By pinpointing a suite of dysfunctional genes, a detailed genetic portrait of the Icelandic population has helped scientists identify rare gene variants associated with Alzheimer’s disease and other medical problems.
An international team of researchers working with deCODE, a genetics company based in Reykjavík, Iceland, determined the complete genetic instruction manuals of 2,636 Icelanders. The team then used those genomes to fill in gaps in genetic information taken from about 100,000 other Icelanders. The result is the largest set of human genomes sequenced from a single population.
One of the things the data revealed are rare variants of a gene called ABCA7 that double Icelanders’ risk of developing Alzheimer’s disease, the team reports online March 25 in one of a series of papers in Nature Genetics. Previous studies have hinted at an association between ABCA7 and Alzheimer’s. The new result confirms the link and offers a good starting point for biologists to figure out how ABCA7 influences the pathology of the disease, says Gerard Schellenberg, an expert in the genetics of Alzheimer’s at the University of Pennsylvania School of Medicine who was not involved in the study.
“We are at the beginning of a new process,” said study coauthor Kári Stefánsson, a neurologist at the University of Iceland and CEO of deCODE, in a March 23 press briefing. He explained that the variants of ABCA7 identified can inactivate the gene. That inactivation appears to increase an individual’s risk of developing Alzheimer’s disease. The finding is just one example of the many insights Stefánsson and his colleagues expect to gain by studying genes commonly inactivated in a large group of people and comparing the results with detailed medical records of the individuals.
“There’s no question deCODE is ahead of the game,” says Daniel MacArthur, a geneticist at Massachusetts General Hospital in Boston who was not involved in the new research. “They lay out a plan for how genomics will be done in the future.”
Humans have more than 20,000 genes, and scientists don’t understand the role of the majority of them, MacArthur notes. Researchers usually use mice, rats and other lab animals to determine what happens biologically when specific genes are inactivated. These animals, called knockouts, are engineered so that specific genes don’t work, allowing scientists to gain insight into a gene’s function or its potential role in disease.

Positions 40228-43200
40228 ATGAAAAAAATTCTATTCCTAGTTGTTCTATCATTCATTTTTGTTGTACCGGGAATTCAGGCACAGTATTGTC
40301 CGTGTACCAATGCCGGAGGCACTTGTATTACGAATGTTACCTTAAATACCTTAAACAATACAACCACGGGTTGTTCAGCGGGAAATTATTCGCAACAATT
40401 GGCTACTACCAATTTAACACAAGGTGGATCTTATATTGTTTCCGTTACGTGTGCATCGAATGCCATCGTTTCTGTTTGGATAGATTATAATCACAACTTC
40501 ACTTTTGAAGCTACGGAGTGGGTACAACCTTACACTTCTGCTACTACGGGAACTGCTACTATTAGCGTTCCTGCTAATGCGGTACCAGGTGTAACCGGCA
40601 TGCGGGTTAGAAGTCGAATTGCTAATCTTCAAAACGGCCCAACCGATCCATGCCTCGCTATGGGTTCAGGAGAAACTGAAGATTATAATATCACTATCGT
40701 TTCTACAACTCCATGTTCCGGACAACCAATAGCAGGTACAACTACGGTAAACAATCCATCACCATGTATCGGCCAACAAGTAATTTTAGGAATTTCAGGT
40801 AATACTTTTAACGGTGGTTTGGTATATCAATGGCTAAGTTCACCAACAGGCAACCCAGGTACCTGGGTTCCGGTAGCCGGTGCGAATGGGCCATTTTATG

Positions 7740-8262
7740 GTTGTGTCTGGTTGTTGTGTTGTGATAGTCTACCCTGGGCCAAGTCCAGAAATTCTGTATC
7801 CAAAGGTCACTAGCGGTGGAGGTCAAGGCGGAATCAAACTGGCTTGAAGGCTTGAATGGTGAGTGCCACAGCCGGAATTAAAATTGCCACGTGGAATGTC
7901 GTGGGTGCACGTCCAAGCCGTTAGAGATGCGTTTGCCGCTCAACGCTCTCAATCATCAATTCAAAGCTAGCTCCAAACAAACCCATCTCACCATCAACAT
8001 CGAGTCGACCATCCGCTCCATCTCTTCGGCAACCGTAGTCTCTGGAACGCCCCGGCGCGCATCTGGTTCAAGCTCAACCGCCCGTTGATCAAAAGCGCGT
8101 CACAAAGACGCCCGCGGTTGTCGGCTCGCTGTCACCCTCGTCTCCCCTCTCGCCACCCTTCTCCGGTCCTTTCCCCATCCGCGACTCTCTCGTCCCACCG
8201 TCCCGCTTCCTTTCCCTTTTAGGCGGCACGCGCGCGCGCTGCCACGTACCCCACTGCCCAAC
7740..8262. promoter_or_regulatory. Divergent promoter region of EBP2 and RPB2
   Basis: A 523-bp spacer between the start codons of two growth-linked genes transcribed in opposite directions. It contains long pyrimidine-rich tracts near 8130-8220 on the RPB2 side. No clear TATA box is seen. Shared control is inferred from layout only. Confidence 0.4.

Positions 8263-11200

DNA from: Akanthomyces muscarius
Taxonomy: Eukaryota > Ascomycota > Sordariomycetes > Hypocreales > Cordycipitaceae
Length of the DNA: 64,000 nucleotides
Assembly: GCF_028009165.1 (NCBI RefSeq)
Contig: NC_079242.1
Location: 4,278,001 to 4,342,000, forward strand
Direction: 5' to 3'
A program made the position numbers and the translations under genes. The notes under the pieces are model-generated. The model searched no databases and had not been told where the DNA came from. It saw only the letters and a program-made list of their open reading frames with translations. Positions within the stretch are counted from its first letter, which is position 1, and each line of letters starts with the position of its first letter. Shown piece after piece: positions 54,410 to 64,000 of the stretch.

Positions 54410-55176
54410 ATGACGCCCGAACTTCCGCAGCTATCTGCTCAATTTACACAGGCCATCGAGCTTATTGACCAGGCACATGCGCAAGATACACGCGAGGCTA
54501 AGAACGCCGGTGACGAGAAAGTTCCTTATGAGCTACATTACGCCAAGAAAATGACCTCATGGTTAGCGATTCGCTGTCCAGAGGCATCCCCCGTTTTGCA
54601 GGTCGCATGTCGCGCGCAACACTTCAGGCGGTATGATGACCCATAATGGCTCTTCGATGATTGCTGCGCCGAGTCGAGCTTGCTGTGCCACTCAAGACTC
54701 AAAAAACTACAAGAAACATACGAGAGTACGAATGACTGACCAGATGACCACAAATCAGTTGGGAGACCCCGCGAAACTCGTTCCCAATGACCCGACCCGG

The Icelandic dataset allows scientists to identify individuals who have inherited versions of certain genes that make the genes inactive — essentially human versions of the knockout models used in biomedical research. Researchers also have access to the individual’s medical records, allowing them to link certain genetic variants to health consequences.
In one of the new reports, Stefánsson and colleagues identified 8,041 Icelandic individuals who had genetic variants that completely knocked out a gene’s ability to make a functional protein. Genes involved in smell discrimination were the most commonly affected, though these losses carried little to no health risks. Genes that work in the brain, and presumably are essential for health, rarely became completely inactive, the team reports.
While the data are limited to a specific population, the approach is potentially powerful and may provide a better sense of what many genes do and which ones are important, MacArthur says. He and colleagues are working on projects using a similar population-based genomics approach in Finland and Pakistan to identify human knockouts in those populations.
MacArthur, Schellenberg and Stefánsson all emphasized the potential of using large sets of genomes to reveal knockout genes that protect against disease. “Finding those will be good for developing therapeutic drugs,” MacArthur says.
In related papers, Stefánsson and colleagues identify a gene variant associated with an increased risk of developing liver disease and pinpoint mutations associated with the early onset of abnormal heart rhythms. The team also estimates that on average the Y chromosome undergoes one mutation every 58 years. The result offers insight into how quickly humans are evolving and adjusting to changes in the environment, Stefánsson said.
He noted that deCODE is now working with Iceland’s health system to share the genetic data from the studies for use in preventive medicine.